Stokes told the tribunal that "all comments made about drug use were completely fabricated stories, made up for the purpose of comedic dialogue".
"Mr Stokes states he has never engaged in recreational drug use and that he rarely even drinks alcohol," the tribunal said.
Stokes told the tribunal he "made a colossal mistake in participating in the podcast" and "regardless of his misguided belief of anonymity, he was wrong to even consider recording".
He was embarrassed and ashamed by his actions and had "reached the boundaries of what should and should not be made public knowledge, and let everyone down, especially the students".
"He understands his duty of care to students, and he has betrayed their trust," the tribunal said.
"He places huge emphasis on lifelong learning, and he has learned from this event. He wishes to learn from these actions and to continue teaching.
"He has matured a lot since taking part in the podcast… He has wanted to teach since he was 16 years old and having good relationships with his students was very important to him.
"Not a day goes by that he does not regret his involvement in the podcast, and how he talked about learners.
"His actions 'completely contradicted' his own values."
The tribunal ruled that not only was Stokes' misconduct serious, it "adversely affected or was likely to affect the wellbeing of the students involved".
"Mr Stokes accepted that his conduct reflects adversely on his fitness to be a teacher," said the tribunal.
"Mr Stokes failed to protect students from harm and did not demonstrate a high standard of professional behaviour that is expected of him as a registered teacher.
"The tribunal concluded that Mr Stokes' conduct may bring - and indeed, has brought - the teaching profession into disrepute.
"There can be no doubt that Mr Stokes' conduct amounted to a serious departure from the relevant professional standards that apply to every member of the teaching profession."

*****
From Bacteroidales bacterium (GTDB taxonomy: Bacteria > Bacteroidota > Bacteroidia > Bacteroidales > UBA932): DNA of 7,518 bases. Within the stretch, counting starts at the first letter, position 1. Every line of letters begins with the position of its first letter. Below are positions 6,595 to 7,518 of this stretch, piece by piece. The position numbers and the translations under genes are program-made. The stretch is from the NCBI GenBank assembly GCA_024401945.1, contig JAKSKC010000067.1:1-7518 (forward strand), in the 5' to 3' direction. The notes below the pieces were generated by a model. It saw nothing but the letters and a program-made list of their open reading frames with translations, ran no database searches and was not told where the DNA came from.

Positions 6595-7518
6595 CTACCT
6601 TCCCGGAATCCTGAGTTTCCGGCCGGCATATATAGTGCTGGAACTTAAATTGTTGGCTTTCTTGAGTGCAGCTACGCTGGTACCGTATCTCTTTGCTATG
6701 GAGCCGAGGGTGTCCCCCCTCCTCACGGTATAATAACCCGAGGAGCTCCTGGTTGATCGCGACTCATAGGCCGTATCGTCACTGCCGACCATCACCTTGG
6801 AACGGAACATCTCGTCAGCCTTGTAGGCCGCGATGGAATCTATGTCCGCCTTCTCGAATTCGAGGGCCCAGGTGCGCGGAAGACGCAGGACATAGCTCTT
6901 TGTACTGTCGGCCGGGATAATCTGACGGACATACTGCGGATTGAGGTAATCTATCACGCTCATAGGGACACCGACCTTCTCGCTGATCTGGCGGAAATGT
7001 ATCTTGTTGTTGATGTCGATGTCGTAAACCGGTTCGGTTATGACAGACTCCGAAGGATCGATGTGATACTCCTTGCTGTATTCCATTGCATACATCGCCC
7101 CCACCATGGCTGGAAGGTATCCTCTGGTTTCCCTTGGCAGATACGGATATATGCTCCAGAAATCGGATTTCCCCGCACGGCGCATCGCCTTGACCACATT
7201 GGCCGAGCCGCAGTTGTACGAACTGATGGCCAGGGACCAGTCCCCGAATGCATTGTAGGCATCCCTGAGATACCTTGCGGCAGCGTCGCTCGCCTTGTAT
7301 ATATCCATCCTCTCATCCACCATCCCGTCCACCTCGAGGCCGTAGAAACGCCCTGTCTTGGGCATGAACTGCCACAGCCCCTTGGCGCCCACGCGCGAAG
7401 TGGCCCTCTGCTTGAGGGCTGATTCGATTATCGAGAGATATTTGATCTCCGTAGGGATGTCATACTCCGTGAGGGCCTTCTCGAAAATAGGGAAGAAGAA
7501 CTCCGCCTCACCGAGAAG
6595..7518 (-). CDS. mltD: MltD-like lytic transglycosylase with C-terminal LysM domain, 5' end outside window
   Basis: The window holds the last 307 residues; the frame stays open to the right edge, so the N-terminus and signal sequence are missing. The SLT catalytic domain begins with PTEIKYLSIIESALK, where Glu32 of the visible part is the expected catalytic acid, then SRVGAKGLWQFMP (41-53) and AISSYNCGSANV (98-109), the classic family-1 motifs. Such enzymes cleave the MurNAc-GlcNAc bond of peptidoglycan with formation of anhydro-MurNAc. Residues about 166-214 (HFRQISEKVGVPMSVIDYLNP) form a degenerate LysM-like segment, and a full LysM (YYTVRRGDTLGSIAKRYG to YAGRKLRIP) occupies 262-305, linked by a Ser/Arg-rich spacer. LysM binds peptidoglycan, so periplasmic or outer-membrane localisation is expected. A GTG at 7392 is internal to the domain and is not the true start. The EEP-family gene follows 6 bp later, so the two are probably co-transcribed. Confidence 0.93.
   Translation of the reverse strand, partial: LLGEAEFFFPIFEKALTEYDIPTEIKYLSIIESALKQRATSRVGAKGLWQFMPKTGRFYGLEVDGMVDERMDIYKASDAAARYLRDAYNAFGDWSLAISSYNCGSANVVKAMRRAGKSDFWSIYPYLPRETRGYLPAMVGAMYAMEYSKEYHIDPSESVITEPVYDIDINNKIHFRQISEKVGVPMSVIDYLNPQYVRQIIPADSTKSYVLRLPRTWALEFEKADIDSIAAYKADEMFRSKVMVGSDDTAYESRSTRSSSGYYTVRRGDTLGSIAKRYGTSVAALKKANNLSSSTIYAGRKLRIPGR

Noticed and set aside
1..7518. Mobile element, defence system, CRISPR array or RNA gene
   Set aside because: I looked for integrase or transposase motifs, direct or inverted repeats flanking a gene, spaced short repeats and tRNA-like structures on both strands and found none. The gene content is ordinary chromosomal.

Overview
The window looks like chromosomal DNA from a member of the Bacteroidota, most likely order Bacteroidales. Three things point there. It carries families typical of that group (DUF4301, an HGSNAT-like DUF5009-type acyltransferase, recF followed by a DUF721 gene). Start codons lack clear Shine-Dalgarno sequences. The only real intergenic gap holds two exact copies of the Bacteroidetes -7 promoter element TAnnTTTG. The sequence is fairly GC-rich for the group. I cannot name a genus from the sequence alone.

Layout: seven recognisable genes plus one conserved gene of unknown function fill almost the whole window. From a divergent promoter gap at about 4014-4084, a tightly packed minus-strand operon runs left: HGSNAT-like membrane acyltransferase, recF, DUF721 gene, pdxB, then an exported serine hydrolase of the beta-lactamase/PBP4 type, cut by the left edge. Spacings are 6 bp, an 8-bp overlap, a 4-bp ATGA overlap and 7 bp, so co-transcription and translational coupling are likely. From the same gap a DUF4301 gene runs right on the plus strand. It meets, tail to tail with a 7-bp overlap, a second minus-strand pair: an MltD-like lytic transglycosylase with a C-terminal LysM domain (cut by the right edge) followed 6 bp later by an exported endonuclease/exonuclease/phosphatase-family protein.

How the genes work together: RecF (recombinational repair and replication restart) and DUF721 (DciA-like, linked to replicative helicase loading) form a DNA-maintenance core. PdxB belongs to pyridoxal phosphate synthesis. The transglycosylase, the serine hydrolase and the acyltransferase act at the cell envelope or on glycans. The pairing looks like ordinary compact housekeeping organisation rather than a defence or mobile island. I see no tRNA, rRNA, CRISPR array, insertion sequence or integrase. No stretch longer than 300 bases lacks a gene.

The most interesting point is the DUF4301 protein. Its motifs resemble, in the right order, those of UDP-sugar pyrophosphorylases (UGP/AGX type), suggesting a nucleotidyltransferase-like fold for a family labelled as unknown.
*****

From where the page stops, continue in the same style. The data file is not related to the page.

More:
The tribunal said Stokes had no previous disciplinary history and noted he had "cooperated and engaged" with the disciplinary process and acknowledged his actions through a guilty plea.
It accepted he had "displayed some insight into his conduct and expressed remorse".
The tribunal was provided with a letter from Rolleston College principal Rachel Skelton who confirmed having "full knowledge of the matter " and that she had "spoken to Mr Stokes about it in depth".
Skelton told the tribunal Stokes was "well respected by his colleagues and learners" and she had "no concerns" about his professional conduct at his current school - or about him as a teacher and as a professional.
The tribunal said it was "appropriate and necessary" to impose a formal penalty on Stokes - but cancelling or suspending his teaching registration was not on the cards.
"The tribunal is satisfied that Mr Stokes has significant insight into the inappropriateness
of his conduct," it ruled.
"It considered that Mr Stokes is capable of being rehabilitated with the benefit of mentoring and further reflection… as a relatively young teacher he should be given an opportunity to further his teaching career.
"That is not to say that the tribunal did not consider his behaviour on the podcast was in any way acceptable."
The tribunal made an order censuring Stokes "as a mark of its serious disquiet about his conduct, and to uphold professional standards".
"Mr Stokes' conduct involved behaviour that cannot be countenanced in the teaching profession and a message needs to be sent to that effect not only to Mr Stokes but to all members of the teaching profession.
"Teachers must take care to avoid engaging in conduct outside of work… that negatively impacts on the trust and confidence students, whānau and members of the public are entitled to have in them as a teacher and as a role model and it reflects badly on the integrity and standing of the teaching profession."
The tribunal ordered that the register of teachers is be annotated to record the censure which will remain in effect for one year.
It also ordered Stokes to participate in mentoring with a mentor of his choice and provide evidence to the Tribunal within six months.
Further, Stokes is to provide a "reflective statement" about his professional obligations and for the next two years must advise any prospective or future employers of the tribunal's decision.
The tribunal ordered Stokes to pay $4250 to the CAC.
-By Anna Leask